Volcano, wave, and avalanche. These words may not seem in the least bit seductive to you, but a recent study is about to change your mind.
According to study from Charles University in Prague, female orgasms can be classified as a wave, avalanche, or volcano.
A “wave” is exactly what it sounds like: a brief contraction and release of tension in the pelvis.
These orgasms are termed “volcanoes” because the rapid release of pelvic floor tension makes them feel more like explosions.
Higher pelvic floor contractions, known as “avalanches,” occur before, during, and after an orgasm.
54 ladies were requested to utilize the Lioness, a Bluetooth-enabled vibrator, for the study. Two sensors built into this particular vibrator measure the force of pelvic floor contractions, allowing for the analysis of these patterns.
The three forms of orgasms correspond to the various types of pelvic floor contractions that these ladies had during an orgasm.
Over a few days, the study’s participants were invited to use the device to masturbate at home.
26 women participated in the study who experienced “wave” orgasms, 17 who had “avalanche” orgasms, and 11 who had “volcano” orgasms.
The study’s principal investigator, James Pfaus, a professor of neurology at Charles University, said that the concept was first proposed in a book written in 1966. He said that the groundbreaking research duo of William H. Masters and Virginia E. Johnson wrote about three kinds of sexual response in women in their book Human Sexual Response.
54 participants is a very small sample size, but Pfaus claims this research is just the beginning. In order to determine how these various patterns are perceived subjectively as orgasms, as levels of pleasure, and where the stimulation that primarily causes them originates, he stated, “we are doing a long-term research of women using the Lioness.”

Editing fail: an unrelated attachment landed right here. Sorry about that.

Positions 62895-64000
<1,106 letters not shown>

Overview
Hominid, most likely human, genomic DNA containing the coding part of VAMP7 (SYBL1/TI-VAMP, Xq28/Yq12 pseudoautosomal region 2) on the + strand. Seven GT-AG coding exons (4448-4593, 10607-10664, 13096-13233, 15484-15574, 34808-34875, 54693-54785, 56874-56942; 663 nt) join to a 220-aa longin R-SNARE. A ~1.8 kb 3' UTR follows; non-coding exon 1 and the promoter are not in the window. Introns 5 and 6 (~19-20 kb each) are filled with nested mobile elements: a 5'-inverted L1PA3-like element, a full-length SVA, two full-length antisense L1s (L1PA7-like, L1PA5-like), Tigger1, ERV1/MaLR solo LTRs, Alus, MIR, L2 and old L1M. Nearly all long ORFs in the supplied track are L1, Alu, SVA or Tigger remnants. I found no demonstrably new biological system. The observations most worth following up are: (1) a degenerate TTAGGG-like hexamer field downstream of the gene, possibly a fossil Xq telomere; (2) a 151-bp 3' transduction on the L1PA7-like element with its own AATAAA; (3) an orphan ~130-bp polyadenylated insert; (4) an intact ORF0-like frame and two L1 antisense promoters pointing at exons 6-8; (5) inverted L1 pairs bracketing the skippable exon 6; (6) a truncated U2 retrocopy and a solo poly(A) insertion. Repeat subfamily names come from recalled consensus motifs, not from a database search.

Pfaus claims that although data collection isn’t complete, it’s obvious that women have a “predominant” sexual reaction pattern. “This makes sense in a way. These mature women have had orgasms frequently in the past, and just like swimming or biking, they have developed certain motor patterns connected with them.
According to somatic sexologist Stella Anna Sonnenbaum, it’s fantastic that researchers are focusing on female pleasure because it has long been understudied.
She is cautious about adopting a restricted definition of pleasure, though. “As a sex educator, I advocate letting go of the genital focus and utilizing as much of the body as possible in sexual stimulation. She added that quantifying the quality of orgasms through pelvic floor contractions seems shallow.
Sonnenbaum claims that this way of thinking about women’s sexual pleasure can be “reductionist.” Orgasms come in more than a hundred varieties, and many of them don’t even heavily involve the genitalia, according to the speaker. Self-pleasure is a terrific approach to learn about our own enjoyment; however, this article does not emphasize partner involvement.
Her words of wisdom for someone having one of those diverse orgasms? Use many different toys, not just one. Make sure one of them involves your entire body, and practice using your hands as well. Not only on the genitalia, but everywhere.